The second major difference of the third edition from previous editions is a full elaboration of the common factors and relational context of PCOMS and psychotherapy itself. The science of psychotherapy continues to guide clinical practice toward a relational perspective of psychotherapy and to a common factors understanding of therapeutic change. Although the common factors have a rich and storied past, this book intends to take the understanding and application of the common factors further, incorporating the dialogical/relational processes of feedback and including the advantages of specific techniques, when they fit client goals and preferences. We believe that a research-supported, evolved perspective of the common factors, translated into clinical application, can inform and improve both practice and training.
Consequently, this book presents a sophisticated meta-analytic conceptualization of the common factors that includes feedback as a common factor. An organizing theme will be that psychotherapists should conceptualize how they spend time in therapy commensurate to the amount of variance accounted for by the different factors—a fresh conceptualization arising from clinical practice. Client, or so-called extra therapeutic factors, what consumers bring to the therapeutic endeavor, account for most of the variance of psychotherapy outcome. Included in client factors are both the distress of racial/ethnic injustice, discrimination, and oppression as well as the resiliencies and resources to cope with or overcome it. Attention to these important influences is congruent with our focus on the common factors and their differential impact on outcomes.
We will further articulate an integration of socially just practice and the common factors with our attention to therapist effects, and what therapists bring to psychotherapy. Therapist factors account for most of the variance of any treatment delivered. Following our theme of spending time in therapy commensurate to the amount of variance accounted for by the various factors, we will conceptualize therapist factors as the key to how one spends time outside of therapy to accelerate development and improve effectiveness, thus connecting to a central theme of previous editions, keeping one’s development on the front burner. Consequently, we will dig into therapist factors as they apply to psychotherapy outcome in general, and to feedback effects and social justice, particularly. We will examine therapist attitudes toward ROM, professional self-doubt, humility, and particularly, cultural humility.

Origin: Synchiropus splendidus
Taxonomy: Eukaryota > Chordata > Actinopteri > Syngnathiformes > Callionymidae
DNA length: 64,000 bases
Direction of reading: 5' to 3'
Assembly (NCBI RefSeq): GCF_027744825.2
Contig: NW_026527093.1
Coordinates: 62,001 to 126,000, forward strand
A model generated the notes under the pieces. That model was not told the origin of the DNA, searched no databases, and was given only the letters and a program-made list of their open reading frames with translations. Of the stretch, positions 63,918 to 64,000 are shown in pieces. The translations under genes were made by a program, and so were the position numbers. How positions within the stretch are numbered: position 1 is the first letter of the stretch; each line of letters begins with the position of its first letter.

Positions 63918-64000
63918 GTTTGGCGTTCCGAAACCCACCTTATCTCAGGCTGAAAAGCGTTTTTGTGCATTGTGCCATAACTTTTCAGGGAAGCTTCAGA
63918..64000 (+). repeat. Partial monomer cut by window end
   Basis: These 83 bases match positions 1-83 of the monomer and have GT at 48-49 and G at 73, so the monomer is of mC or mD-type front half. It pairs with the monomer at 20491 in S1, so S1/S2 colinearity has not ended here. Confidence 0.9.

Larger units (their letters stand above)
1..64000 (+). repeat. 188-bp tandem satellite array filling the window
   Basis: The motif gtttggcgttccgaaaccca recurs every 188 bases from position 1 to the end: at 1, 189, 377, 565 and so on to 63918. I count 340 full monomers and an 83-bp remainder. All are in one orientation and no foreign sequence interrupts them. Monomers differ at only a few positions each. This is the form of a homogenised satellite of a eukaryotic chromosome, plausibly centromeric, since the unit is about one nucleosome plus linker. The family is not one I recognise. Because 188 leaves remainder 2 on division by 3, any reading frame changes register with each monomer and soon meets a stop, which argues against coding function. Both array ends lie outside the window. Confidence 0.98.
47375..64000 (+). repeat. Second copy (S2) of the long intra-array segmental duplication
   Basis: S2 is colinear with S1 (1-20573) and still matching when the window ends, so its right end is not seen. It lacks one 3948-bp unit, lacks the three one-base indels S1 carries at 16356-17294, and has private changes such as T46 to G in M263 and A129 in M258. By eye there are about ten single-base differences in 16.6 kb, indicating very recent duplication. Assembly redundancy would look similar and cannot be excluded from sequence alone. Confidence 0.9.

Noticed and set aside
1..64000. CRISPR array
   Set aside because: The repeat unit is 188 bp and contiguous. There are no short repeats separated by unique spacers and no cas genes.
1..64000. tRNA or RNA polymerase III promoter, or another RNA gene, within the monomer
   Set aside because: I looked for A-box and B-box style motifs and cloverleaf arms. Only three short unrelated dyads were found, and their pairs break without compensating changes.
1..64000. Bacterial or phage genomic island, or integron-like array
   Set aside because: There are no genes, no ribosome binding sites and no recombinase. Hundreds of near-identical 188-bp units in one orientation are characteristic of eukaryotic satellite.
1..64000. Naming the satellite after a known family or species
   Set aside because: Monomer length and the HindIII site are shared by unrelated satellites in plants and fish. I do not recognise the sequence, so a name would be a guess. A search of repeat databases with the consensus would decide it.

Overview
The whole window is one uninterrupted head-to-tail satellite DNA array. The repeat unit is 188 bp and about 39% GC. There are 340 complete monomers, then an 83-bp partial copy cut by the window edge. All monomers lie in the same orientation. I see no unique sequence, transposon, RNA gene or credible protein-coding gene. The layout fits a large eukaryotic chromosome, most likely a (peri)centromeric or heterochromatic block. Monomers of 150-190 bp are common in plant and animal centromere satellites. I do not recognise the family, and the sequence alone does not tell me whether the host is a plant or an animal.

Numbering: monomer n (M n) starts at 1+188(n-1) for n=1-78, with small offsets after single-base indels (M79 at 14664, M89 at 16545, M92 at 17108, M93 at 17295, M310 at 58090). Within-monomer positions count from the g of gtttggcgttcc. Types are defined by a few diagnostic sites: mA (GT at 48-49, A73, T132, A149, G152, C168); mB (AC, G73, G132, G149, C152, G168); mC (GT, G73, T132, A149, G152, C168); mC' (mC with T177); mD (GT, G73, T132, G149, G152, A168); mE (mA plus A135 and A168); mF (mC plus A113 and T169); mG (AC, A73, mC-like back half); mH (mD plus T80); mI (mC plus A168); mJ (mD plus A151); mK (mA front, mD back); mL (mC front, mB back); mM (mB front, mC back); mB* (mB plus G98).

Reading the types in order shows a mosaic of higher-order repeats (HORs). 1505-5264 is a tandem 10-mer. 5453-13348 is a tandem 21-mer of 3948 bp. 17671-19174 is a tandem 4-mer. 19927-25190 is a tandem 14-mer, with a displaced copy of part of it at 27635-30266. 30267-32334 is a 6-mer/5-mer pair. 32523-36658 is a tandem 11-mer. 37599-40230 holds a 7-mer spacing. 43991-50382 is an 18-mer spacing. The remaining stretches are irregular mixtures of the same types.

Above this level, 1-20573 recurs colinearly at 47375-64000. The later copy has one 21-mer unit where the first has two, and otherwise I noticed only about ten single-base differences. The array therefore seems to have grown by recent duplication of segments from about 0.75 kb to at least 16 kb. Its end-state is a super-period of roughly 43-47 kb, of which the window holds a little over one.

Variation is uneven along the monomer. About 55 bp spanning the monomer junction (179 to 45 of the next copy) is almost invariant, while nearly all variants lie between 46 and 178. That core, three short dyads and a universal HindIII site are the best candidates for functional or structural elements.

Finally, given we are addressing the important issue of social justice and that we are three white, middle-class, cis-gendered individuals, a legitimate question arises regarding our credibility. Besides applying our views regarding social construction to what we are proposing, we address this in three ways. First, we will include both under-represented therapist and client examples. Second, we intend to make the point that outcome, from the client’s perspective, is the best arbiter of racial and cultural competence. Finally, we plan to invite readers from diverse backgrounds and social locations to comment on our work to at least mitigate the inevitable blind spots of our own backgrounds. In so doing, we will be learning from, and making adjustments based on, requested feedback, in keeping with the overall themes of the book itself.
Please contact me at email@example.com if you would like to be a reader or would like to present an example of PCOMS supporting work with under-represented populations.